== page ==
Some consequences of the Lava Jato operation


By Fábio Konder Comparato*

Until today, practically in all countries, the controller of a private company is considered as its owner or proprietor. In this condition, he can use it or dispose of it as part of his assets, regardless of the size of the company, whether sole proprietorship or multinational. And according to the basic dogma of the capitalist system, suppression of this property is inadmissible.

But what does a company really consist of? It enters the classification of the different kinds of goods, contained in Book II of the General Part of the Brazilian Civil Code? Certainly not, because every company is also integrated by the workers, its employees; at least until advances in robotics make them totally expendable...

Well then, Book II of the Special Part of the new Civil Code, which entered into force on January 11, 2003, has Company Law as its object. None of its articles, however, contains the legal definition of that institution; only the figure of the entrepreneur and the institution of the establishment are regulated.

It turns out that any business organization, whether large or small, can be used as an instrument for committing crimes. There are many examples, it suffices to cite the most common ones, such as active corruption (penal code, art. 333), including in international commercial transactions (Criminal Code, art. 337-B); fraud in public competition (Criminal Code, art. 335), including in international commercial transactions (Criminal Code, art. 337-C); or crimes against the consumer.

It so happened that, with the launch of the so-called Lava Jato operation – which, according to all the evidence, was conceived and orchestrated by the Americans – other criminal modalities, coined in the United States, such as the criminal organization came into focus (Law nº 12.850, of August 2, 2013), in addition to new procedural means of proof, such as the award-winning collaboration (plea bargain), regulated in articles 4 and following of the same law, and widely used in the Lava Jato operation. Thanks to these “Americanisms”, there has been a proliferation of criminal cases brought against businessmen – whether controllers or members of the board of directors of large companies – as well as all sorts of collaborators, such as intermediaries and brokers.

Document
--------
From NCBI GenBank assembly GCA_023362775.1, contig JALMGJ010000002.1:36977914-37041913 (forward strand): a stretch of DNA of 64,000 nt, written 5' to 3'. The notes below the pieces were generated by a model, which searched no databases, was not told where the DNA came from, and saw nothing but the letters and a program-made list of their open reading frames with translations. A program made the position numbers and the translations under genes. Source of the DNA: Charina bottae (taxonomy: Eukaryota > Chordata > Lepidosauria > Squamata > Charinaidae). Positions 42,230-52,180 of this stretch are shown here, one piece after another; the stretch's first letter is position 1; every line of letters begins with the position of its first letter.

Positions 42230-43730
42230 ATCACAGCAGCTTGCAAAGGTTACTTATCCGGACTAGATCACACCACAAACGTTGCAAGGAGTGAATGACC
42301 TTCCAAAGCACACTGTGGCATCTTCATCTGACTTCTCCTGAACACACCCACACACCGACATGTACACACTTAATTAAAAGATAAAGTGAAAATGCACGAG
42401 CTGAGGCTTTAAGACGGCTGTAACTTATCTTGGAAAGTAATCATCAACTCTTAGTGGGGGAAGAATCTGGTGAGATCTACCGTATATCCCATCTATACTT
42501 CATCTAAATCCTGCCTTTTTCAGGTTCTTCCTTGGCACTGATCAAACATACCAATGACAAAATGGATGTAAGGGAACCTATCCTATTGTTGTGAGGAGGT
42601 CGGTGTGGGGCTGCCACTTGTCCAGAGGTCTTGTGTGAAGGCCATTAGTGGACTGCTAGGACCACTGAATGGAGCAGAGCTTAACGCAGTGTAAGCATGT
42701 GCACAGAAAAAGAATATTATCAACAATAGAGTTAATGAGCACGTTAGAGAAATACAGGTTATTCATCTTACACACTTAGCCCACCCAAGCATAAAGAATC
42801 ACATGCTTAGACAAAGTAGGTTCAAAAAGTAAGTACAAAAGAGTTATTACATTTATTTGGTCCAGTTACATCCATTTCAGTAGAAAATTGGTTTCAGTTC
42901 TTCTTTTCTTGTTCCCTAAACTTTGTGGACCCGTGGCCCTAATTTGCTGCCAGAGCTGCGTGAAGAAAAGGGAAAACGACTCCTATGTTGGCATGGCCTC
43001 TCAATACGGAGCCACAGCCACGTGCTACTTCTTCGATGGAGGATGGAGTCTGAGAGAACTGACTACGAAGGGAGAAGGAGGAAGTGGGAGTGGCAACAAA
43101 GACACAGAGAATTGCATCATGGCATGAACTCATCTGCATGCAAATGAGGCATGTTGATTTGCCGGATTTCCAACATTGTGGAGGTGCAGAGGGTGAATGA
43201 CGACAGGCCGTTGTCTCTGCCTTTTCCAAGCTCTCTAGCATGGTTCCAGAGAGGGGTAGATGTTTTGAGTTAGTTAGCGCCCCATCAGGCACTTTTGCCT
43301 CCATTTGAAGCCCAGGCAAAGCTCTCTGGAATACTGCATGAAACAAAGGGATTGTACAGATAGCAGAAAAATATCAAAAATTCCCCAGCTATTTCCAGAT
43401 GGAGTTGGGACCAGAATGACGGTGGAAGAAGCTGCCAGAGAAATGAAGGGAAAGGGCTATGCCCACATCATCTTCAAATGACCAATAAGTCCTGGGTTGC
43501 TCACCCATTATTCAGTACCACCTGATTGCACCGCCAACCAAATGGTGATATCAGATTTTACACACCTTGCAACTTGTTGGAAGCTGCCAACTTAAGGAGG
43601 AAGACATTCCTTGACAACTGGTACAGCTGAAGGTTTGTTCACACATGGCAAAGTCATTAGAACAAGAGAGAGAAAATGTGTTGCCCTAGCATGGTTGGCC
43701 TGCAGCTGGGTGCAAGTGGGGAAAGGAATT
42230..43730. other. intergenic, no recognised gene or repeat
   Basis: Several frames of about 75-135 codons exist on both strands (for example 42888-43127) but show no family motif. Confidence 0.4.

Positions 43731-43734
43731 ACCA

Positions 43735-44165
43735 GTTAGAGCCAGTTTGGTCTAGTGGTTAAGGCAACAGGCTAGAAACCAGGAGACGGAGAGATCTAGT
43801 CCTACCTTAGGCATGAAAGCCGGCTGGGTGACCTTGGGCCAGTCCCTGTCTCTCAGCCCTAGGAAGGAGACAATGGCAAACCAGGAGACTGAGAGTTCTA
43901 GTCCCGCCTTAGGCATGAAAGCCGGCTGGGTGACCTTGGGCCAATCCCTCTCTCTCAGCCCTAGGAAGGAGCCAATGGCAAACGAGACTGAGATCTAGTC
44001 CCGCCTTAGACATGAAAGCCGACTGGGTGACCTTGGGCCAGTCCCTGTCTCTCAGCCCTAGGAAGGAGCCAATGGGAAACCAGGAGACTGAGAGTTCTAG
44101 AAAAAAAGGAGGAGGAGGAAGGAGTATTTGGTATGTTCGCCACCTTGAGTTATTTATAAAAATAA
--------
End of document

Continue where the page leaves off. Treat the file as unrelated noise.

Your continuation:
Operation Lava Jato was put under the command of Deltan Dallagnol, a member of the Federal Public Prosecutor's Office closely linked to the Americans; and the resulting criminal proceedings were, from the beginning, channeled to a Federal Court of Justice in Curitiba where, by a curious coincidence, Judge Sérgio Moro was acting; although none of the large companies involved in them, starting with Petrobras, is headquartered in the capital of the State of Paraná.

Sérgio Moro was considered by the magazine Fortune, in March 2016 – exactly in the month in which the famous protests against the government of Dilma Roussef took place –, one of the fifty personalities, considered as world leaders; was, in fact, the only Brazilian included in that list. The following month, Moro was designated by the magazine Time one of the hundred most influential people in the world, being once again the only Brazilian so considered.

The consequences of the Lava Jato operation were very serious for the companies involved and indirectly harmed the Brazilian economy as a whole. But the controlling entrepreneurs of such companies, thanks to the denunciations they made in the award-winning collaboration scheme, were able to largely escape the custodial and pecuniary penalties imposed for the crimes of which they were denounced. In other words, as always in this country, entrepreneurs are more important, in all aspects, than the companies under their command.

How to solve the riddle? The solution seems simple to me, but it will hardly be taken into account in the capitalist-oligarchic environment in which we have always lived. If the defendants convicted in criminal cases are entrepreneurs and not companies, why punish the latter severely and ease the punishment of the former? It would be much more rational and in line with the common good to determine by law that the fulfillment of pecuniary penalties be carried out by pledging the share of the controllers in the share capital, which would be sold at a public auction after the criminal proceedings are over.

After all, if corporate control is not a kind of property, but an instrument of power, inside and outside the company, whoever abuses this power must lose it, in order not to continue to harm the common good of society.

*Fabio Konder Comparato is Honorary Professor at the Faculty of Law of USP and Doctor Honoris Causa from the University of Coimbra

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